by CIO Staff

MySpace Aims to Weed Out Sex Offenders

Dec 05, 20062 mins

Stepping up efforts to keep sex offenders off, the popular social networking website has partnered with an online identity and background verification company to build a U.S. national sex offender database and dedicate staff to checking the database against MySpace profiles.

Sentinel Tech Holding will build a searchable database containing information on sex offenders in the United States who are registered with various federal and state law enforcement agencies. The database, which will be frequently updated, will include details such as name, age, physical appearance, and distinguishing features like tattoos and scars.

MySpace staff will monitor the site 24 hours a day for sex offenders who are on the list. They’ll remove any matching profiles that they find.

MySpace has been lobbying for new legislation that could help it take the program one step further. The company wants a law that requires sex offenders to register their e-mail addresses in a national sex-offender database. The law would stipulate that the use of an unregistered e-mail constitutes a parole or probation violation, forcing offenders back to jail. If such a law is passed, MySpace could more easily identify sex offenders who have profiles on its site, the company said.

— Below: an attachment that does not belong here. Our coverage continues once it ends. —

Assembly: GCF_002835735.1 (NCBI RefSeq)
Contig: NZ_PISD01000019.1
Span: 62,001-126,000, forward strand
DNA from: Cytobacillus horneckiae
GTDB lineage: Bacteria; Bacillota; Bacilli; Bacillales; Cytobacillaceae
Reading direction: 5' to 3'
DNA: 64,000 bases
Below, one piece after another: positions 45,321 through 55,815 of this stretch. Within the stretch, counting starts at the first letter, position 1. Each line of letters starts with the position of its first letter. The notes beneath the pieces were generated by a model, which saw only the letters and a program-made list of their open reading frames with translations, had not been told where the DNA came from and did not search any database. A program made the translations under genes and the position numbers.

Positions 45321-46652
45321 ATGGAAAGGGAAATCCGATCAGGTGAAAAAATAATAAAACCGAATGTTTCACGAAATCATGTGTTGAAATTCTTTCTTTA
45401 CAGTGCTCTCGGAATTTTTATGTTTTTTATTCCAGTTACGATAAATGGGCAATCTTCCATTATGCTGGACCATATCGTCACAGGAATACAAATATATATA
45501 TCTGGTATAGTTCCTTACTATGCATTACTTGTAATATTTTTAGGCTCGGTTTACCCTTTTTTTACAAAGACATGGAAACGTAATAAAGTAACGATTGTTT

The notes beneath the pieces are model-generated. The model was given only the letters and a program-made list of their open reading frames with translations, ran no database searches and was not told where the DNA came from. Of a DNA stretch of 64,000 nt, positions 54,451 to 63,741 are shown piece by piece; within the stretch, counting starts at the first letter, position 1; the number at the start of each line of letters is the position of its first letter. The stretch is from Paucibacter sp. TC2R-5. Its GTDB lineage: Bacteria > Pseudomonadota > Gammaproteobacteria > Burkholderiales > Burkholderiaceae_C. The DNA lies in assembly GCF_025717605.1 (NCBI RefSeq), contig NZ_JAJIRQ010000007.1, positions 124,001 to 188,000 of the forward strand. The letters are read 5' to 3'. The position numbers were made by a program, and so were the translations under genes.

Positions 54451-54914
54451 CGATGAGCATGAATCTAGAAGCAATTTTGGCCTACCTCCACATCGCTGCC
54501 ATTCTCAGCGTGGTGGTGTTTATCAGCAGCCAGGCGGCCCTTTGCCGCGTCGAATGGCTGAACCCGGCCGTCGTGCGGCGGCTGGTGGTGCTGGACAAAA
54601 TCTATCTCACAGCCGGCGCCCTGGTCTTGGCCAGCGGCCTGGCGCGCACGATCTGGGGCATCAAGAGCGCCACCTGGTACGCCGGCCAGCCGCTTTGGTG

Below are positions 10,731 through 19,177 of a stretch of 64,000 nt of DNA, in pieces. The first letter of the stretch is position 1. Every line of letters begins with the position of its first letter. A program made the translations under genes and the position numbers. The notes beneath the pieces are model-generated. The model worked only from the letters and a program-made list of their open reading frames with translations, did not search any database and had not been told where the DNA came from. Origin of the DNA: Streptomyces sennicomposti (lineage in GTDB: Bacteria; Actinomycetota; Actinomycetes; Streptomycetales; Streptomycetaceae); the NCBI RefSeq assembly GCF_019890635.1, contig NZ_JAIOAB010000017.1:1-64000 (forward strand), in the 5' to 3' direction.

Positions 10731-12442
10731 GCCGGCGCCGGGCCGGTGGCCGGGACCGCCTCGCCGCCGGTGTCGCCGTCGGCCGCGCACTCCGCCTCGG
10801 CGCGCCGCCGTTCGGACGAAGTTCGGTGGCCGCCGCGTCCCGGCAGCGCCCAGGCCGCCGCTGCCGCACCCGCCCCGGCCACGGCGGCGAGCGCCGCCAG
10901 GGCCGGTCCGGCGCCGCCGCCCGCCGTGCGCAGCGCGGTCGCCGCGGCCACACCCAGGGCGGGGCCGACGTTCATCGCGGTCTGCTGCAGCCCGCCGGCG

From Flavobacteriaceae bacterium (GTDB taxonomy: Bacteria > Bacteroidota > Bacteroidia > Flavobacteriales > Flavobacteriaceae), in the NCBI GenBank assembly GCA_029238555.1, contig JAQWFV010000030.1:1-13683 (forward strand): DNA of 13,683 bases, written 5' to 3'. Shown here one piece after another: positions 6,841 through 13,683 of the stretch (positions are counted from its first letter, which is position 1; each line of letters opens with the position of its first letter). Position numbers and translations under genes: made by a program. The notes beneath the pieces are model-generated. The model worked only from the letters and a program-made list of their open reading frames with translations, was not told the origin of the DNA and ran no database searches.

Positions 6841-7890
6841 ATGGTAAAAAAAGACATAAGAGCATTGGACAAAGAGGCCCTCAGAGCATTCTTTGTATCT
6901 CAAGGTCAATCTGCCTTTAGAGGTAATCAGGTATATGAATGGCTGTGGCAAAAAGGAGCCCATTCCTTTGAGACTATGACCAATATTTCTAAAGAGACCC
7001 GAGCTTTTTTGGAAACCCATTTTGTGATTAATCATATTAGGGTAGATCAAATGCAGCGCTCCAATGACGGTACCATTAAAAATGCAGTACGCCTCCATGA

MySpace has been criticized for enabling profiles by registered sex offenders. Earlier this year, journalists around the country began cross-referencing sex-offender databases with MySpace profiles, finding matches and publicizing their results. MySpace responded by hiring a chief security officer to oversee safety and law enforcement affairs and introduced an advertising campaign to promote online safety.

MySpace still faces some thorny issues. For example, most sex offenders aren’t legally forbidden from creating a MySpace page, so it’s unclear if MySpace will receive some backlash for removing profiles.

-Nancy Gohring, IDG News Service (Dublin Bureau)

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